California Bills Target Private Business to Help Immigrants

As reported by NBC News:

California Democrats are expanding their efforts to resist President Donald Trump’s crackdown on immigrants in the country illegally with bills aimed at limiting how much private businesses can cooperate with federal immigration authorities.

Democrats control all levels of state government, and leaders have vowed to resist Trump administration policies at every turn. Immigration is among their key issues, but most legislation so far has been aimed at limiting what police can do to help immigration authorities and providing additional state services and support to immigrants in the country illegally.

Now, two bills that advanced in the Assembly in the past week are taking aim at private businesses.

A measure that would bar landlords from disclosing tenants’ immigration status or reporting them to immigration officials passed the chamber. A bill prohibiting public and private employers from letting immigration agents come into their worksites or view their employee files cleared a committee. …

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CA churches and schools protect illegal immigrants from deportation

from the L.A. Times

Amid a fresh wave of immigration enforcement crackdowns, several powerful organizations in California have flexed their muscle to protect or benefit those present in the state illegally.

The city of Los Angeles has become a focal point for several different efforts, triggered by raids last month that “swept up more than 100 people from Guatemala, El Salvador and Honduras who entered the country and stayed illegally,” as the Los Angeles times noted.

“The seizures motivated church leaders nationwide who say they feel compelled to offer physical protection on their premises even if it violates federal law,” as the paper added, with at least three L.A.-area churches “vowing in recent weeks to offer refuge to Central Americans with deportation orders[.]” It is the Obama administration that has taken heat for the roundups:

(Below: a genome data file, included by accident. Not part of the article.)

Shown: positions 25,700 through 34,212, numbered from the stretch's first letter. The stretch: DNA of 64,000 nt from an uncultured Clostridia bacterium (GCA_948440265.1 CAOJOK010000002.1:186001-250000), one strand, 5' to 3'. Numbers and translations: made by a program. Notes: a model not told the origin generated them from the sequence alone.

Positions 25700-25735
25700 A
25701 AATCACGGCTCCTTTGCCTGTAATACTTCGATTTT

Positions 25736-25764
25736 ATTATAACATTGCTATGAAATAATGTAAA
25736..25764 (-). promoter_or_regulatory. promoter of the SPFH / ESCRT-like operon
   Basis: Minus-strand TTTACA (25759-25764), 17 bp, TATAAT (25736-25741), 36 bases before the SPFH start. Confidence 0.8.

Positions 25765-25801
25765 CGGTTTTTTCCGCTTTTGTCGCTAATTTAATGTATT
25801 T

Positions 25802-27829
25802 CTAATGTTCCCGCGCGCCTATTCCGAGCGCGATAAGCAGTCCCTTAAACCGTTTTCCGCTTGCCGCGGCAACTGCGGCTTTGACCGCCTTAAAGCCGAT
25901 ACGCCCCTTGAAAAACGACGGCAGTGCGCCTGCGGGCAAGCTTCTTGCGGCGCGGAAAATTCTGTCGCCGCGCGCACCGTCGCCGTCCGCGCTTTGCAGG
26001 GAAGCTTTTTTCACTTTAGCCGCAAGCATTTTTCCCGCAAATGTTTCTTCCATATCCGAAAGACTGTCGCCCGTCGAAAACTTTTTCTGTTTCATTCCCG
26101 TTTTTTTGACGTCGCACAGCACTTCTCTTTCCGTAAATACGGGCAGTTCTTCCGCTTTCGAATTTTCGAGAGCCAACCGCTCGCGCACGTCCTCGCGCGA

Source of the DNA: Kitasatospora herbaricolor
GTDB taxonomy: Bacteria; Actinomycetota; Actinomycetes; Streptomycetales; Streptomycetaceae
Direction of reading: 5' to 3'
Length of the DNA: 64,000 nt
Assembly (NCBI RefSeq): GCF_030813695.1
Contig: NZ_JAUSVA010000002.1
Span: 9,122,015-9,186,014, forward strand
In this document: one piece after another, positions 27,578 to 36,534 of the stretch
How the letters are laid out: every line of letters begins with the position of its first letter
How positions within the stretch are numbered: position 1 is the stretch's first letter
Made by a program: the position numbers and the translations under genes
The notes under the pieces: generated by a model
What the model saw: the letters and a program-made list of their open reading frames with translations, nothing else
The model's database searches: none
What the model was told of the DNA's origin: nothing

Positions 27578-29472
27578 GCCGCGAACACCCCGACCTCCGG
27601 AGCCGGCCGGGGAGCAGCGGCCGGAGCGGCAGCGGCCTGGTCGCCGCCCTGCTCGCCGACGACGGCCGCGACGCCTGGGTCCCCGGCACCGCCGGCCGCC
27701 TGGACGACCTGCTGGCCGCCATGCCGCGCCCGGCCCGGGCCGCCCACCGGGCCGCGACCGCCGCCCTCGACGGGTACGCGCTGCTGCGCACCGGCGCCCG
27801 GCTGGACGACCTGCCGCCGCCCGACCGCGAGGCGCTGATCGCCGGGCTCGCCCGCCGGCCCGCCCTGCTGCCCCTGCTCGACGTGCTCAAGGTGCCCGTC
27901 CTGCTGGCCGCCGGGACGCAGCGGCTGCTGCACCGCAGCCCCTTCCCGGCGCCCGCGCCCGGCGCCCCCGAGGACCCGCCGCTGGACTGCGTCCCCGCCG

“Lutherans, Methodists, Catholics and other Christian leaders across the country say they are outraged with the Obama administration’s actions, said Noel Andersen, a grass-roots coordinator with the Church World Service group for refugees. The group has built a network of sanctuaries for Central Americans targeted by ICE.”

Sanctuary schools

At the same time that California churches have shifted toward the approach that defined the state’s so-called “sanctuary cities,” schools and universities have also advanced complementary new policies. Los Angeles Unified Schools, for instance, have declared themselves to be ICE-free zones. “The school board has banned Immigration and Customs Enforcement agents from setting foot on any campus without the district’s permission,” according to Fox 11 Los Angeles. Not only must the Superintendent of Schools approve any ICE presence, by the terms of the new vote, but LAUSD lawyers must as well:

“ICE claims that they do not come to schools looking for students, but parents fear sending their kids to school after information they received of ICE agents conducting a series of raids across the U.S. in January targeting Central American immigrants.”

Simultaneously, administrators in the UC system have forged ahead with plans to extend so-called DREAM loans to students who could potentially be deported. “Officials at California’s four-year public universities are reaching out to an estimated 10,000 undergraduate students who might qualify for a special loan aimed at reducing their tuition,” as U-T San Diego reported, “a program that further distinguishes the state as a national trendsetter in providing services to unauthorized immigrants.”

“The California DREAM loan program’s initial $7 million allotment — $5 million for the UC and $2 million for CSU — will be distributed to eligible applicants in the following weeks,” the paper noted. “The state provided half of the sum and the two university systems covered the other half. The loans are for the 2015-16 academic year, and they’re retroactive to last fall.”

Driving policy